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Botox for the Over-50 Crowd: The Benefits and Risks

Originally used to treat migraines, muscle spasms, and disorders of the nervous system, botulinum toxin (or Botox) has been used since the 80’s to treat wrinkles as well. While it is one of the few treatments for wrinkles that actually works—unlike many creams and other topical treatments—it is not without its risks. Here’s a closer look at Botox—and its benefits and drawbacks.

How it Works

Botox

Botox isn’t right for everyone—and it’s important to consult a doctor in deciding whether this treatment appropriate for you.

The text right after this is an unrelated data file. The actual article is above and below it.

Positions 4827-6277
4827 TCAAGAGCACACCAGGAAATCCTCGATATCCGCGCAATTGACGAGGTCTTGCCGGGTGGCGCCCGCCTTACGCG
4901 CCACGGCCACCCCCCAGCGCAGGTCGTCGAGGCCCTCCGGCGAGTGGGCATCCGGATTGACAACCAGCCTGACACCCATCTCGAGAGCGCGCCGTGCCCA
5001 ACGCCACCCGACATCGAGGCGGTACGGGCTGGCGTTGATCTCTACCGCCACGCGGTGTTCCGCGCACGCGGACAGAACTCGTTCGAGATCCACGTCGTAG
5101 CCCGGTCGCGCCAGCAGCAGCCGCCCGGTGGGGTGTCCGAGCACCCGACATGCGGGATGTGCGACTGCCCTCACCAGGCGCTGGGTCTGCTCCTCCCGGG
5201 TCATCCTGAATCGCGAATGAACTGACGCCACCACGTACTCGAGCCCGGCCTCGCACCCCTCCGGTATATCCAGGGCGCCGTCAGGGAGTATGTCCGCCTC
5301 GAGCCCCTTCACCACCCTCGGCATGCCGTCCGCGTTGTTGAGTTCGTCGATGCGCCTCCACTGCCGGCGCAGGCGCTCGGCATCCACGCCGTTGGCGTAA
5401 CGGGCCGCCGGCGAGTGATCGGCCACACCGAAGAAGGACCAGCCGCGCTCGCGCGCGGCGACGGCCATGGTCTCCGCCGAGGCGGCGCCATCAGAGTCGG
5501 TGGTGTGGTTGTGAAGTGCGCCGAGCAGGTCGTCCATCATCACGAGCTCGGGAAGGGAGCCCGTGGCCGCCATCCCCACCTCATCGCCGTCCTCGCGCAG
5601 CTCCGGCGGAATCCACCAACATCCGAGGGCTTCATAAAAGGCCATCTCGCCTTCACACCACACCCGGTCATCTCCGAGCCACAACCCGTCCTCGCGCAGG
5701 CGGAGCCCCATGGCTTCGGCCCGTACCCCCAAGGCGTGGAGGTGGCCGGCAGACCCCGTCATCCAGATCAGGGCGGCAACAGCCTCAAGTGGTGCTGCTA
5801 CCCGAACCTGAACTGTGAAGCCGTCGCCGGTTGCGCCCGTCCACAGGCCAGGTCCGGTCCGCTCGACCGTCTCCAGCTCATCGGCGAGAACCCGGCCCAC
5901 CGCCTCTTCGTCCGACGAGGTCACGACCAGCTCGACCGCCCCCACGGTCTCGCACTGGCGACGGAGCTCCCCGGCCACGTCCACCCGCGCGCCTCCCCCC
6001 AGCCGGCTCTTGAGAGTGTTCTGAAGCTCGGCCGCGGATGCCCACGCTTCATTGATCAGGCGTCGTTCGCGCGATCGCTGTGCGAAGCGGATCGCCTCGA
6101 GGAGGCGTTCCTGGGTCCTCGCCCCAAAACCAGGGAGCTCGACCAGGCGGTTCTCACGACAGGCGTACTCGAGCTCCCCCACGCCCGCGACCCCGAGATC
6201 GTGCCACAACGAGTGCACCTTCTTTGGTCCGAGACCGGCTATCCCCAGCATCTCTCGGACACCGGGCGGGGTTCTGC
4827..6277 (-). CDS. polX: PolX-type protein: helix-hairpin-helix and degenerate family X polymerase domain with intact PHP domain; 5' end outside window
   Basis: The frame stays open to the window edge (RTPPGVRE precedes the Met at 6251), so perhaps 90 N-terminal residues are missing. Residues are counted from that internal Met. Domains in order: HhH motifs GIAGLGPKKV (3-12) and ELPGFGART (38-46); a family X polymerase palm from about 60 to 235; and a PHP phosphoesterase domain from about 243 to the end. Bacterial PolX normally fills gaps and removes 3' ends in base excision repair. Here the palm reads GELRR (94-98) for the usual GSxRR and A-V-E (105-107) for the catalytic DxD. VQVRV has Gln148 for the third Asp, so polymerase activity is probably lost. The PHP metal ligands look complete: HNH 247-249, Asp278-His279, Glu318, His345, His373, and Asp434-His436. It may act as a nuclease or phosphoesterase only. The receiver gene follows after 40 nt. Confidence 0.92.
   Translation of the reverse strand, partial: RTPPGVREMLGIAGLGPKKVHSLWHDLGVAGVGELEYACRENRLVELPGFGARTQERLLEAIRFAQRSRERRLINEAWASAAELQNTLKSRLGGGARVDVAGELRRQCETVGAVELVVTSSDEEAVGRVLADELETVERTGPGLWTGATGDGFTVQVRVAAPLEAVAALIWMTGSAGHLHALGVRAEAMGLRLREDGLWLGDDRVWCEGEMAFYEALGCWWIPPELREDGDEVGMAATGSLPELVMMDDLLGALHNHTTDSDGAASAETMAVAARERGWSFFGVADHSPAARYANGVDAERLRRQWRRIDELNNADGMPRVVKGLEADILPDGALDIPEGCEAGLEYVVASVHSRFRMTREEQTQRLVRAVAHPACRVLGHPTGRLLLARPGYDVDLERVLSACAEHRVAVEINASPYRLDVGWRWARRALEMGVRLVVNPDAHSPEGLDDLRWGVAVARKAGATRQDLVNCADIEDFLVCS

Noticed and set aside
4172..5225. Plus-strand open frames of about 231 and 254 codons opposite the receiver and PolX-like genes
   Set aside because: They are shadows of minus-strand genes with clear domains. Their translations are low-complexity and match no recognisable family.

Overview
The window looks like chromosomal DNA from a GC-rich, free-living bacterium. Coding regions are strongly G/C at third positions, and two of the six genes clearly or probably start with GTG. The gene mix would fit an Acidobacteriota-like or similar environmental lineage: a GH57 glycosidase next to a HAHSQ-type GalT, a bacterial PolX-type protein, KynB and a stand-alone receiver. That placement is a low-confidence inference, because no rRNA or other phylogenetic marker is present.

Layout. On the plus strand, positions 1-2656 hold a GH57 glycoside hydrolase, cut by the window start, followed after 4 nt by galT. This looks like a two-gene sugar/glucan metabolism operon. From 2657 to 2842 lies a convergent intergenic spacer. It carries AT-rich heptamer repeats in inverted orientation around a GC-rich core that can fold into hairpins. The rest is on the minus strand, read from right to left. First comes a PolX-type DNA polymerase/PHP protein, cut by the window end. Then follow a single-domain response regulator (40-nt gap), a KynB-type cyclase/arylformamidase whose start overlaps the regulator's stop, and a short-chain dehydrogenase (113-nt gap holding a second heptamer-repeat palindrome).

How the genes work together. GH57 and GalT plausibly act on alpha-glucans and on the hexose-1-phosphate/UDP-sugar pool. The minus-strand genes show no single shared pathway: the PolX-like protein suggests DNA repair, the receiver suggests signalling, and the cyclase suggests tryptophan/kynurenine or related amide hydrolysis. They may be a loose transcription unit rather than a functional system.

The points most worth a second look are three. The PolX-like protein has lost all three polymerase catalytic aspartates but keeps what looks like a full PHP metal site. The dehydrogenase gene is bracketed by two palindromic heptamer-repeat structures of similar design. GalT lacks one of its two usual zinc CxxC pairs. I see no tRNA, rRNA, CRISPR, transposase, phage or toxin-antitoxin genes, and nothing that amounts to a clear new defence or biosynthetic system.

Botox is made from a purified protein from botulism—a bacteria that usually makes people sick. In this form, however, the protein binds to nerve endings, preventing the activation of certain muscles. If it’s injected into the right place, Botox can paralyze small muscles in the face that cause creases in the skin over time—creases that cause crow’s feet, frown lines, and other facial wrinkles. Once the muscles are frozen, the lines can’t form—and they smooth out and reduce in appearance over time. Benefits of Botox Botox is one of the few wrinkle treatments on the market today that actually works. It produces real, visible, and sometimes dramatic results. It isn’t an invasive procedure, like a face lift—the treatment can take only minutes, depending on the size of the treated area. No anesthesia is required. The effects of Botox usually lasts approximately three to six months. One of the benefits of Botox is that the results generally look natural. Since only the muscles that specifically cause the wrinkles are targeted, the results tend to be localized. In addition, recovery is usually light; there is often no pain after the treatment, although some patients experience headaches or bruising. Drawbacks of Botox Botox doesn’t work well on every type of wrinkle. It’s best on fine lines that are caused by repeated muscle use. With wrinkles and folds caused by the weight of sagging skin, it tends not to be as effective. In these cases, a wrinkle filler may be a more effective treatment. In addition, the results are sometimes not as effective for muscles that are used frequently—to eat, open the eyes, and perform other functions. In some cases, Botox can cause a blank, frozen look that arises from the inability to use certain muscles in making facial expressions. Generally, Botox works best on wrinkles that are dynamic—caused by moving muscles—while wrinkle fillers work best on static wrinkles. There are other, more serious side effects, too. In some rare cases, Botox can paralyze the muscles that hold up the eyelids—causing the eyelids to droop. Some patients have experienced other side effects such as blurred vision, eye pain, bruising and bleeding, dizziness, and more severe headaches. Side effects can last anywhere from several weeks to several months, or until the Botox wears off completely. For both side effects and cosmetic results, the skill and experience of your doctor makes a big difference. Even though Botox injections can be fairly expensive—ranging from several hundred to a thousand dollars or more per treatment—it’s important not to just go with the cheaper option.  A dermatologist with a long history of success in Botox treatment will give you better results than a doctor specializing in a different area who holds a license to inject Botox on the side. Botox isn’t right for everyone—and it’s important to consult a doctor in deciding whether this treatment appropriate for you. Choose a doctor with experience, and you should be able to ensure a better result, fewer risks of side effects—and a better chance of feeling healthy, happy, and good about your looks.